What are enzymes?

Enzymes are small active biological substances that catalyze, i.e. speed up or slow down chemical reactions in the body. Enzymes thus have a very important role everywhere in the body. Not least of all, they are important for digestion to function optimally, because digestive enzymes are needed so that we can break down food into individual nutrients that the body can absorb.

If digestion does not work as it should, you may experience problems such as bloating, stomach cramps, gas and diarrhoea.

See our dietary supplements with digestive enzymes here .

The various digestive enzymes

Digestive enzymes are thus a group of enzymes that are needed for the breakdown of the food we eat. They are found in the digestive system and work to break down proteins, fats and carbohydrates into smaller units that the body can absorb and use. The enzymes are produced in different parts of the digestive system, such as in the mouth, stomach and above all in the small intestine.

The various enzymes found in the digestive system that you may have heard of are amylase, protease, lipase, cellulase and lactase.

Elixir Enzymes


Amylase is an enzyme that contributes to the breakdown of starchy foods. The enzyme catalyzes, i.e. speeds up, the chemical reactions that convert starch into various sugars which can then be broken down further into glucose.

Amylase is found both in the saliva and in the small intestine. Already in the mouth, the process of starch breakdown begins as soon as the food comes into contact with the saliva.

In the small intestine, the breakdown process of starch then continues. This dual presence of amylase ensures that the starch is efficiently broken down into smaller molecules that can be absorbed and used by the body.


Proteases are needed to break down protein molecules into smaller peptides and free amino acids. These enzymes are important for the body to add and utilize protein from the food we eat. Protease works by cleaving the bonds between the amino acids in the proteins.

These enzymes are also found in several places in the digestive system, including the stomach and pancreas. The stomach's acidic environment activates pepsin, a type of protease, which starts the breakdown of proteins. The pancreas then supplies additional proteases to continue the process in the small intestine.

The functions of proteases not only affect digestion, but also several other body functions. Proteins need to be broken down into their building blocks so that the body can build new proteins that are needed for cell growth, repair and other vital functions.


Lipase is the enzyme responsible for the breakdown of fat molecules (lipids) into glycerol and free fatty acids. This process is essential for the body to absorb and use fat from food. Lipase is mainly found in the pancreas and is secreted in the small intestine, where most fat molecules are broken down.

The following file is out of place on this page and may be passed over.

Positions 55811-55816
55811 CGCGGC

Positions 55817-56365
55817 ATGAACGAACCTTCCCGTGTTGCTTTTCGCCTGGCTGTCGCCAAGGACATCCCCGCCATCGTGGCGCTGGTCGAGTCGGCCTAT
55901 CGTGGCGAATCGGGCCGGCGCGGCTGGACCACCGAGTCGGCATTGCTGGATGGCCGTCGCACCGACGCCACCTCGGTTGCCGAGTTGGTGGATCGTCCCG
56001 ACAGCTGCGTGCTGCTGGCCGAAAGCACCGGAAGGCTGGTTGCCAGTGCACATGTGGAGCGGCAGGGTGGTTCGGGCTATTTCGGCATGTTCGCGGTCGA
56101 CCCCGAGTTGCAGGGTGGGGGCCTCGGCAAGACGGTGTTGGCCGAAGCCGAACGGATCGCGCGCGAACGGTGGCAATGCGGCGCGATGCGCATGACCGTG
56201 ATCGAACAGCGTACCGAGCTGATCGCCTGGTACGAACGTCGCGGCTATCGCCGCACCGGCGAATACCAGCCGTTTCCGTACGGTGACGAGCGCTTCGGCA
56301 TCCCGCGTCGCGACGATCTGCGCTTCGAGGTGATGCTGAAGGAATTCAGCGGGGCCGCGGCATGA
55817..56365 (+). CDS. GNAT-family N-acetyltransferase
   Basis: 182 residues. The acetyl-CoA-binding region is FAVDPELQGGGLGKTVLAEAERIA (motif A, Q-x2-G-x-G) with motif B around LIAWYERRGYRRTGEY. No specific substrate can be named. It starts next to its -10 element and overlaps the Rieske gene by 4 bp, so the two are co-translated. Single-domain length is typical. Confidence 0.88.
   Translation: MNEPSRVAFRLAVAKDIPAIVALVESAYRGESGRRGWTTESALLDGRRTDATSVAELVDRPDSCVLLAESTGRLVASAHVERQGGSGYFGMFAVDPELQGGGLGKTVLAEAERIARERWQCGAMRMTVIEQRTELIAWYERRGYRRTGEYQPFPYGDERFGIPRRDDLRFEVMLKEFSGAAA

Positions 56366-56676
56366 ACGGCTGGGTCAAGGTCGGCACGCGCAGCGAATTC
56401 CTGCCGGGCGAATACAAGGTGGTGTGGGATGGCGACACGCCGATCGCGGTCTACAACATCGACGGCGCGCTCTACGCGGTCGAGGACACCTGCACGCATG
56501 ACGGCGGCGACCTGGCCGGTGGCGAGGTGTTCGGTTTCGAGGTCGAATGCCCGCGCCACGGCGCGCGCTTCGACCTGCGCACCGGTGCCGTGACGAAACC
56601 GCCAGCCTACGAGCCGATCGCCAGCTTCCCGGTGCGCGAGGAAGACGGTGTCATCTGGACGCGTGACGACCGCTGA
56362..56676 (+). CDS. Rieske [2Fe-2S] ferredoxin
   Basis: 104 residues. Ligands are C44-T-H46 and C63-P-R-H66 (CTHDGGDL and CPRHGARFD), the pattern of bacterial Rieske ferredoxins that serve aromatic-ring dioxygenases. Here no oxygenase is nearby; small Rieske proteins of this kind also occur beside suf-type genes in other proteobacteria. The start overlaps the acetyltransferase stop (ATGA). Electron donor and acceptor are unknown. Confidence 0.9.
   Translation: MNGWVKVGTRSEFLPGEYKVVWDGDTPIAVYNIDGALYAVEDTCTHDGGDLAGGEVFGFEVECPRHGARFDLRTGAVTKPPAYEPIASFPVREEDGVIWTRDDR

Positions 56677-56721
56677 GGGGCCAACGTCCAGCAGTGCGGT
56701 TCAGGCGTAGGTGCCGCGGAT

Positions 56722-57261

Fat molecules are not soluble in water, making them harder for the body to handle. The bile from the liver acts as an emulsifier that breaks down the fats into smaller droplets, helping lipase reach and break down these large molecules. This shows how different enzymes and substances work together to optimize digestion.

Lipase's function in digestion is thus affected by the presence of other substances and is an example of how the body's various systems depend on each other to effectively break down and absorb nutrients from food. Without lipase, the body would have difficulty utilizing fat from the diet, which would affect energy supply and energy storage.


Cellulase is a collective name for the enzymes that break down the cellulose found in plant cell walls. Cellulose consists of long chains of glucose molecules and is an important source of fiber in our diet. Although found in many foods, humans cannot naturally produce cellulase, instead we rely on certain microorganisms in our digestive system to aid in the breakdown of cellulose.

Cellulase catalyzes the breakdown of cellulose into glucose that can be absorbed by the body. Although we humans are not very good at breaking down cellulose completely, the process helps to soften food and facilitate passage through the intestines, promoting healthy digestion and preventing problems such as constipation.


Lactase is an enzyme that is needed for us to digest lactose, the main sugar in milk and dairy products. Lactase breaks down lactose into its two different components glucose and galactose, which can then be absorbed by the intestinal walls.

Many people produce less lactase after childhood, which can lead to lactose intolerance – an inability to digest lactose efficiently. It can cause symptoms such as gas formation, bloating, cramping and diarrhea after eating lactose-rich products.

Therefore, one may have a deficiency of digestive enzymes